At the Ellison, a brick building steps from the beach, Brian Averill and other tenants have accused their landlord of trying to pressure them out with an ongoing stream of travelers renting rooms for a few nights, neglected repairs, and noisy shows in the courtyard.
Bonin has denounced the Ellison as the “poster child” for the problem the city is trying to solve.
The company that owns the Ellison, Lance Jay Robbins Paloma Partnership, has denied such claims and argues the Venice building had been wrongly categorized decades ago by the city as an apartment house.
The firm argued that the building had a vested right, based on its historic use, to be rented out for short stays.
At a hearing last month, the West Los Angeles Area Planning Commission rejected those arguments.
But the building owner, who is represented by Nitti, has since sued the city over that decision — the latest step in a long battle over the Ellison. Fewer than a dozen tenants remain at the rent-stabilized building, which is advertised online as the “Ellison Suites.”
If L.A. cannot enforce the new rules in Venice, “it would be heartbreaking,” Averill said. “It’s like getting the rug yanked out from under us.”
L.A.’s soon-to-be-effective rules impose several restrictions on renting out homes for short stays. In addition to limiting hosts to renting out their own primary residence, the regulations prohibit such night-to-night rentals in apartments covered by the Rent Stabilization Ordinance.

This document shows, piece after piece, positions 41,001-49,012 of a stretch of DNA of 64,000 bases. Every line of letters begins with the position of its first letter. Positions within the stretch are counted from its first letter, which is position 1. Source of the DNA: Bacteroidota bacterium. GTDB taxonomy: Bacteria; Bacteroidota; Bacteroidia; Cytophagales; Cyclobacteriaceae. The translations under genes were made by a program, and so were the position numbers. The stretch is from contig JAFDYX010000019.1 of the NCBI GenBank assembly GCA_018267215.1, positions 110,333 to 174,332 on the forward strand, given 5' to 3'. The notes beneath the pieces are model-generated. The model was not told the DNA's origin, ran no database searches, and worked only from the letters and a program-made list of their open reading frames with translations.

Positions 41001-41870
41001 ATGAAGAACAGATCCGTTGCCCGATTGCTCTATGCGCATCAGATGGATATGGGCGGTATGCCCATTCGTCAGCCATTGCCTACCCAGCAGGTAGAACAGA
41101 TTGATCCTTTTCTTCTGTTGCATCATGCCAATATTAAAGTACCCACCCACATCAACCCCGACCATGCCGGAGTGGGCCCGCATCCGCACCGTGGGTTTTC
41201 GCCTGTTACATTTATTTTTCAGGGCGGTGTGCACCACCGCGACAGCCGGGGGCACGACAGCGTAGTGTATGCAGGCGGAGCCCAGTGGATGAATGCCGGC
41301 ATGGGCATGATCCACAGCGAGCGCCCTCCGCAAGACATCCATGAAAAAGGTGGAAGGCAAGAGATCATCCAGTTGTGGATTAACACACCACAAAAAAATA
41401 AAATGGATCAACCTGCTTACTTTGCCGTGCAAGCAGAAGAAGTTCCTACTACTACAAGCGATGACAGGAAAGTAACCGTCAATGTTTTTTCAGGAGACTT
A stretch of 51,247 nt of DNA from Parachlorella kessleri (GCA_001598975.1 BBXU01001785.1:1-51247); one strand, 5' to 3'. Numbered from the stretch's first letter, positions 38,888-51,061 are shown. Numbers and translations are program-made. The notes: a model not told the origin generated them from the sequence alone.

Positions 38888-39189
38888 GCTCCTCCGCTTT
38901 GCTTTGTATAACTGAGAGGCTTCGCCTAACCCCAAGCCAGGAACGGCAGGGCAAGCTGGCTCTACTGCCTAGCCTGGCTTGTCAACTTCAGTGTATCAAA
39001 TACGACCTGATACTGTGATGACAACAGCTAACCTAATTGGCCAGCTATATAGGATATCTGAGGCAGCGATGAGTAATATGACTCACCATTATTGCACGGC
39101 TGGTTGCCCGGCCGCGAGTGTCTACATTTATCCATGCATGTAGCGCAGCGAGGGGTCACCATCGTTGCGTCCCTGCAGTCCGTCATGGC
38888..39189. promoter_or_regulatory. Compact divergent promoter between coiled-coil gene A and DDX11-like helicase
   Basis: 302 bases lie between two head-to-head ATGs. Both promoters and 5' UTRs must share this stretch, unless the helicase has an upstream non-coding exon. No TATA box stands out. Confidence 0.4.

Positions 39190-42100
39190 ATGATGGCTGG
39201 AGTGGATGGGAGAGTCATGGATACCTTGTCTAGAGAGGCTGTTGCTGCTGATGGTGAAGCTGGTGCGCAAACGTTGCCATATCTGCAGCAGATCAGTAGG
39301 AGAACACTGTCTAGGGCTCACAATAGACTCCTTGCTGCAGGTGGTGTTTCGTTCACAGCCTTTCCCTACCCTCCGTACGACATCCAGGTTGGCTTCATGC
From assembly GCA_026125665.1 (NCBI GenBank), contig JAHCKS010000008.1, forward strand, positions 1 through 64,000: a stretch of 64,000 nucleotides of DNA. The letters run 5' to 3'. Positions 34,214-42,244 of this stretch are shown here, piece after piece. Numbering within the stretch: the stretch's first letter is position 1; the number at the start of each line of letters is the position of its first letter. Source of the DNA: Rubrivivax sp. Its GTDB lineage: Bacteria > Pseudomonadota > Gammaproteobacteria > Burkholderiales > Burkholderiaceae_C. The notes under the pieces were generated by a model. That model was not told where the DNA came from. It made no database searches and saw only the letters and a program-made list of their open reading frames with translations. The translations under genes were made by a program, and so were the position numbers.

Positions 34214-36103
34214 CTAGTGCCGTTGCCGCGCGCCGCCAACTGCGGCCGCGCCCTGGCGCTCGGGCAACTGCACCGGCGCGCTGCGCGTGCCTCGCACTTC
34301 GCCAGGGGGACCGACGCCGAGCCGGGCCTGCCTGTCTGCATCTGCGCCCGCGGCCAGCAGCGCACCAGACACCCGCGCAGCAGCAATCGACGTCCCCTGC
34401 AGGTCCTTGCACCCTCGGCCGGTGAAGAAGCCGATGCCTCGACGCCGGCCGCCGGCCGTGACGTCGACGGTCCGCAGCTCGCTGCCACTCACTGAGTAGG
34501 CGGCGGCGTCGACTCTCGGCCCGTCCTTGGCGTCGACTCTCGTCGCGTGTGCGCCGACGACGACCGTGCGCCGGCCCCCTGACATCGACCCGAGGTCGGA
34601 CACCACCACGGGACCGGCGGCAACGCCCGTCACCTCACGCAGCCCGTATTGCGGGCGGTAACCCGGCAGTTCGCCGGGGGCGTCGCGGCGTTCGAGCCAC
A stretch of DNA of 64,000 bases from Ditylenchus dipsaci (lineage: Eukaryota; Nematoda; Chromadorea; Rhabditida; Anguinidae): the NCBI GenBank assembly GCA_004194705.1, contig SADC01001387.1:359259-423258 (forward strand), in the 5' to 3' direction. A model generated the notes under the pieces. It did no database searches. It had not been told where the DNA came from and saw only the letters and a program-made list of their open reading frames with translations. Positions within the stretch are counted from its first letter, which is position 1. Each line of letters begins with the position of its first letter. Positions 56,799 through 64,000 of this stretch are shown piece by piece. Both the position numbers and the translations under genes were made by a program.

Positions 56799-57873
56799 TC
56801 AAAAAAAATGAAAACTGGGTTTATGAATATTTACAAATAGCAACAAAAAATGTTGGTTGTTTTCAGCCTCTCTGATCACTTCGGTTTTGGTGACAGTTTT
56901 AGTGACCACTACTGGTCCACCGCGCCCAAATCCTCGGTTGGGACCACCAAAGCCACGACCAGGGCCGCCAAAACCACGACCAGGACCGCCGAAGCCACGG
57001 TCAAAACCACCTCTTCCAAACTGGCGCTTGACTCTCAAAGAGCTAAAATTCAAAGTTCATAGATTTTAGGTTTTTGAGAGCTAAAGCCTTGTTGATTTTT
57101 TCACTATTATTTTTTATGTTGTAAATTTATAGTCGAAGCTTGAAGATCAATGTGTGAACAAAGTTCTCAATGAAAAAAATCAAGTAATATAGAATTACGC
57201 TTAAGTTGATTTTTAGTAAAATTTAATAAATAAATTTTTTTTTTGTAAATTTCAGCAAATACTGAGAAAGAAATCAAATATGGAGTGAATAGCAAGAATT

They also cap the number of nights that homes can be rented out to travelers annually, although Angelenos can exceed that cap if they meet specific requirements.
“We crafted these regulations to allow people to rent an extra room to help make ends meet, while still putting in place smart and enforceable rules that protect neighborhoods, and keep affordable housing from becoming exclusive short-term rentals,” Bonin said in a statement, adding that his understanding is that the planning department is “working to ensure” that the new rules go into effect citywide in July as planned.
Philip Minardi, director of policy communications for the vacation rental company HomeAway, argued that although L.A.’s ordinance was not an outright ban, barring people from renting out a second home or investment property for short stays would nonetheless raise a “red flag” for the Coastal Commission.
“The reality is that you’re banning a huge swath of this industry, particularly in those coastal zones,” Minardi said.